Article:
In ancient Greece, the labyrinth was first mentioned in a story about a prince who was vying for the throne of Crete against his brothers. Prince Minos prayed to Poseidon for a snow-white bull as a sign that he would win the crown. Poseidon sent him a magnificent snow-white bull, the Cretan Bull, but the Cretan Bull was not for keepsies; after he became king, Minos was expected to sacrifice it back to the gods. King Minos could not bring himself to slaughter such a beautiful creature, and Poseidon, seeking revenge, made the king's wife fall in love with the bull. She climbed inside a wooden cow, mated with the bull, and gave birth to the Minotaur. She tried to suckle her babe, but the Minotaur became vicious and went on a destructive rampage, destroying the fields and villages. King Minos hired a renowned builder to construct something to contain the beast- and thus, the labyrinth was born.
Recently, I went to "An Evening With Noah Levine," a Buddhist teacher and the author of Dharma Punx: A Memoir (2004), which chronicles Levine's use of meditation in recovery. Levine led a meditation and dharma talk on loving kindness, and he spoke about showing kindness to ourselves while trying to meditate. At the end a young man raised his hand and said the most wonderful thing: "There was a word you used that I didn't understand, and that word was mercy." Noah said that mercy is having the power to do harm, and choosing not to. He said that we don't judge our lungs for breathing, or our heart for beating, so why do we judge our minds for thinking? He said mercy is the first step to acceptance. For example, when he is meditating and a negative thought arises, he first tries to simply not make it worse. That's mercy.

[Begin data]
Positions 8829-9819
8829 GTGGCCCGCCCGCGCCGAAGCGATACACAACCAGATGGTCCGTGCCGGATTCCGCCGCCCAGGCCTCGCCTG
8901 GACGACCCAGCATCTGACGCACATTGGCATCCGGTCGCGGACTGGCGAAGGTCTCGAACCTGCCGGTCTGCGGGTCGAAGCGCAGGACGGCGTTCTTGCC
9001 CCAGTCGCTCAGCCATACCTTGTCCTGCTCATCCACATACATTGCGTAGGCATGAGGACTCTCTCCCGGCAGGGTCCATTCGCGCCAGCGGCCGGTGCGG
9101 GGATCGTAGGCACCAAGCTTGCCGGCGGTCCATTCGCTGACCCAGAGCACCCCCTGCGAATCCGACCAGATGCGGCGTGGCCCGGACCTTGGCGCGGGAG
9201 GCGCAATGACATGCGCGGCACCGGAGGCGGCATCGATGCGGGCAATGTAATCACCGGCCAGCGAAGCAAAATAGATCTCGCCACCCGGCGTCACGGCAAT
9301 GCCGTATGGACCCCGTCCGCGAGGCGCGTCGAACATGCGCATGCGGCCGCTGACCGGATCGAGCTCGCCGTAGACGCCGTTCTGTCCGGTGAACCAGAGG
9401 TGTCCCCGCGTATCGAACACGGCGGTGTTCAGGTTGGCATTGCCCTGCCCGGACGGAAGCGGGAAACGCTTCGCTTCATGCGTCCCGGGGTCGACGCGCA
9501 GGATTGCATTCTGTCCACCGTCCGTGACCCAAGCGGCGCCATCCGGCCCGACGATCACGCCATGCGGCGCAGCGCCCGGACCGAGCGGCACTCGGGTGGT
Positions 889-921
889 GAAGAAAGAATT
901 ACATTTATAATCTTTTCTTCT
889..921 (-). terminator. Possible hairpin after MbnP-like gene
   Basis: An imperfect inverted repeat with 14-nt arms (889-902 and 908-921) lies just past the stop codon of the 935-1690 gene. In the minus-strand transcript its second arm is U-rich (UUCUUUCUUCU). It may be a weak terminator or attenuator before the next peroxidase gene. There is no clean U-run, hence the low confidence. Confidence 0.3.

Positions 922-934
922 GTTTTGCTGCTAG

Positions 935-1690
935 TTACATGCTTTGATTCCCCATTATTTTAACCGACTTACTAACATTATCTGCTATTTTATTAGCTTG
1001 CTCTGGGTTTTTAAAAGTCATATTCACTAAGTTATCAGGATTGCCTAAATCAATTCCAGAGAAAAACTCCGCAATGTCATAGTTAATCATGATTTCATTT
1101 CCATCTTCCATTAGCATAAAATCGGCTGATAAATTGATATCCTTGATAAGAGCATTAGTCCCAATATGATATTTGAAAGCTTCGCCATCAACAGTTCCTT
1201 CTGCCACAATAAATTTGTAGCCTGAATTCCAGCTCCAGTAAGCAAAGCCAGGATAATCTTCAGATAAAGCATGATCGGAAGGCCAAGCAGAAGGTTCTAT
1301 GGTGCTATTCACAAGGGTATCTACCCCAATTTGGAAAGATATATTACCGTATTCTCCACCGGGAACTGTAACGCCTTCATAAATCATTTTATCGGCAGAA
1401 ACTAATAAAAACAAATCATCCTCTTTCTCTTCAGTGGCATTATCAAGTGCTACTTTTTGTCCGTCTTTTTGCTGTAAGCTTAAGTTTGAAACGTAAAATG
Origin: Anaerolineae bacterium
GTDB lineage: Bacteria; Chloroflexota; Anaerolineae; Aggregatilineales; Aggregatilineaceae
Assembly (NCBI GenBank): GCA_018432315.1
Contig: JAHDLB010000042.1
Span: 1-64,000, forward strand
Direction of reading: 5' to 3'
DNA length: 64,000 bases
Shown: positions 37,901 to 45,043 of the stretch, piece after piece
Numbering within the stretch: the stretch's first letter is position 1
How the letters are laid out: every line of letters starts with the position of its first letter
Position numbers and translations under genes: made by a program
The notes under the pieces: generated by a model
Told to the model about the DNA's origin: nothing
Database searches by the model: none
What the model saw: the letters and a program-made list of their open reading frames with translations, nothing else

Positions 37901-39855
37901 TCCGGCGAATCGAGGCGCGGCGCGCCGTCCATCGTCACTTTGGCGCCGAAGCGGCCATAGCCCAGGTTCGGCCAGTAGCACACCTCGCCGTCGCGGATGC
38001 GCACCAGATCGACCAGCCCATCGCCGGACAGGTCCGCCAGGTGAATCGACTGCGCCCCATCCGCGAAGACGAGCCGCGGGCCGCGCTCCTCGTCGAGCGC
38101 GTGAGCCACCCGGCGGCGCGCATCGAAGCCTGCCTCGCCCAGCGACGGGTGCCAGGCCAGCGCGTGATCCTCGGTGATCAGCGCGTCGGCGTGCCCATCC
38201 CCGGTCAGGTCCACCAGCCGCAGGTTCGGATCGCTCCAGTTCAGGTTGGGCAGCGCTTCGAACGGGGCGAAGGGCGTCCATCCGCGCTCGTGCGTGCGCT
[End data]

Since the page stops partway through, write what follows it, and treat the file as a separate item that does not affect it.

Someone else said, "I have been meditating for 13 years, but when things get really bad, I still can't get myself to, even though I know it might help." This seemed to hit home for many people in the audience. Noah replied that sitting meditation isn't always the right thing, and that people forget that there are actually three parts to the teachings on meditation: sitting meditation, walking meditation, and mindfulness. He suggested that a person could try walking meditation, and he talked a bit about EMDR- a type of trauma therapy that uses bilateral stimulation, often in the form of holding alternating buzzers in each hand. But, he said, walking, tapping your legs, or even biking could provide the same effect, which is shown to help patients create new pathways in the brain around trauma. He also suggested trying mindfulness- which is concentrating fully on the task at hand. As the Buddhist saying goes, "Before enlightenment: chop wood, carry water. After enlightenment: chop wood, carry water." When asked if he thought EMDR was still necessary for those who meditated regularly Noah said, "Do I wish I had EMDR 30 years ago? Hell yes." His point was that meditation, in the narrow way that we picture it- on a cushion, in full lotus position (legs crossed), is not the only answer to well-being.